I was reminded of the only other time I've been through Oklahoma City. It must have been 1988 or so. I got fired from my job and my friend Tony and I decided to drive across the country, often sticking to the old Route 66. When we drove through Oklahoma City it was literally covered in a white fog, the whole city. We didn't see a single thing. I later turned that incident into a short story for the fine Oklahoma literary magazine THIS LAND. We pulled up at Junior's. It appeared to be an office building! I walked into a sterile corridor with many doors and wasn't even sure I had the right place: it looked like the door to a dentist office waiting room. But as soon as I opened it up I was in Narnia! I literally walked into a different world. (I may as well mention here that Junior's was the second Oklahoma City restaurant I had walked into with "NO WEAPONS" etched in frosted glass at the entrance.) 2. That publicity picture earlier in this "post" can't do Junior's justice. I felt like I was in VERTIGO, TWIN PEAKS, THE SHINING and a Megan Abbott novel,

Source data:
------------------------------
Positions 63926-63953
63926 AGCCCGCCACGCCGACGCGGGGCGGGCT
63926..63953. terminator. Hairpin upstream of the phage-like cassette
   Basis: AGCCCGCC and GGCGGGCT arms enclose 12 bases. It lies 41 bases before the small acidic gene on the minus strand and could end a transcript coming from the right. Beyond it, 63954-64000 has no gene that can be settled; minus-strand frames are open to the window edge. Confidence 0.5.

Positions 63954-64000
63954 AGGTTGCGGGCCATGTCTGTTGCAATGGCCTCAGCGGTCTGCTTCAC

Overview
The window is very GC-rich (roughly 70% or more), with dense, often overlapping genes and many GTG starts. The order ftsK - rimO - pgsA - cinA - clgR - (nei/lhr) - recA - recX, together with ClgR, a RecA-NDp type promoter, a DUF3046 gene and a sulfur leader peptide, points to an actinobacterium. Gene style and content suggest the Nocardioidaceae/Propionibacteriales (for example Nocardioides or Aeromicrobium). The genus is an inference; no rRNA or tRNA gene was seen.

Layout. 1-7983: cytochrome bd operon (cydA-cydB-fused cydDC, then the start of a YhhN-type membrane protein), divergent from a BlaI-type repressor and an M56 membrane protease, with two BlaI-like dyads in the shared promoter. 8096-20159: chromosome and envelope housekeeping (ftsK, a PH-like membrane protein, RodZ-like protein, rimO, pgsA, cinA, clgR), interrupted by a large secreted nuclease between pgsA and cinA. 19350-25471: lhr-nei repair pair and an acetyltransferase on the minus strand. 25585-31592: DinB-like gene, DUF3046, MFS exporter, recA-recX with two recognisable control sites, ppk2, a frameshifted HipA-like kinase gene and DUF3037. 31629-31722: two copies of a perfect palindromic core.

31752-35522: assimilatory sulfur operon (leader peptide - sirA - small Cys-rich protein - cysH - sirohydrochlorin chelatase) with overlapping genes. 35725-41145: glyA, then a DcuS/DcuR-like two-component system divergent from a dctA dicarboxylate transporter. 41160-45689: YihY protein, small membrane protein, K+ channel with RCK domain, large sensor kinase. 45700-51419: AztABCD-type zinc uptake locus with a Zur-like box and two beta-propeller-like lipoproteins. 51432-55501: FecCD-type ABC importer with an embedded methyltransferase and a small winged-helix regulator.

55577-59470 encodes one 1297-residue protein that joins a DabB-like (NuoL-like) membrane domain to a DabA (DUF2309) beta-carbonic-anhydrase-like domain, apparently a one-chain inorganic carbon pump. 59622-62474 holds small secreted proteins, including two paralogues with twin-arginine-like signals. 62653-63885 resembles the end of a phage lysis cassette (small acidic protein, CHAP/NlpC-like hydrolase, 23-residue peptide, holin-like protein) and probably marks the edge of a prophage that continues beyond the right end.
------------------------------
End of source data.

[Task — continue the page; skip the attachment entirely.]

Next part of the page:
all in the best way, and I ate a princely meal that James Garner would have eaten in THE WHEELER DEALERS. 3. My table! They put me at a weird table, which felt like the best table in the house to me. It was a two-top nudged right up against a plate glass window, and on the other side of that window, inches from my left, was the blackness, flecked with gold and red, of a dark bar, with people wearing bolo ties and fur stoles and laughing and SMOKING! It was like a membrane through which I could see another time, and because it was soundproofed it really had the effect of a dream, a thin membrane providing a tempting glimpse of a whole other existence I could almost reach out and touch. 4. After dinner I had to go through that looking glass. It smelled like smoke! I never wanted to leave. 5. I spilled rye all over Ace's copy of LABRAVA. 6. I met three nice women who were out for a night on the town together. One was a realtor, one was an aspiring poet and one was drinking expensive cabernet and studying from an enormous textbook entitled HUMAN ANATOMY at the end of the bar! 7. The next day I went out to Guthrie to visit my contact with the lighter collection. I hired a driver named David to take me. He was born in Ethiopia. He said he works at the Skirvin a lot and Ace will be pleased to hear that he brought up the ghosts. Many of David's passengers have told him about being haunted at the Skirvin. David thinks it's a bunch of baloney. He doesn't believe in ghosts. He is a believer in science and evidence. He had a lot of very interesting psychological theories to explain why and how people fool themselves into thinking they see ghosts at the Skirvin. David's a big reader so we talked about books a lot and he told me interesting stories of his mother and father back in Ethiopia. 8. I can't tell you anything about the lighters because I'm saving it for my book. But I just stared at one of my notes ("Frankenstein nose" is all it said) for several minutes in total panic, thinking, "Oh my God! My notes are useless! I can't write this book!" But then I realized it was "Frankenstein noise." One of the lighters made a noise like the machines that brought Frankenstein's monster to life in the old movie. That's what that note meant. And that's all you're getting out of me! 9. My friends Sarah Marine and her husband Bayard Godsave live in a small town an hour away from Oklahoma City and they were nice enough to come all that way to meet me for dinner. As I stood outside the hotel waiting for them I saw a large group of young women approaching from a nearby park. Their leader was wearing a tiara and a satiny black sash! But they turned the corner before they got to me and I could not read the sash. It was not a parade of any kind, just an informal gathering or stroll with a tiara and sash. 10. Like Dr. Theresa and myself, Sarah Marine and Bayard are early diners. So early, in fact, that the restaurant wasn't open when we got there. We had some minutes to wait. Sarah Marine suddenly realized that we were very close to the memorial for the victims of the Oklahoma City bombing. So we walked over there and it was a very moving and deeply solemn place to be. I heard a solitary bird make a an eerie and prehistoric but, I thought, weirdly beautiful sound. 11. Sarah Marine pointed out the bird in its tree and told me it was a grackle. 12. Boy, let me tell you, Sarah Marine is down on grackles. "They don't fly, they run," she said disdainfully. "But that one is in a tree," I said. Sarah Marine said, "I'm talking about the REAL grackles, the parking lot grackles." She said no two grackles look alike, they're all ragged and mangy in different ways, missing different feathers, slovenly, and she seemed to resent the grackle in the tree as a poser, I guess, a pretentious grackle that thought he was too damn good to represent his squalid kind. And yet I detected no affection for the punk grackles she apparently considered more authentic. She talked about a grackle standing on a corner gnawing on a chicken bone. She saw this same grackle eating discarded chicken wings in an ugly way in the same spot on two separate occasions!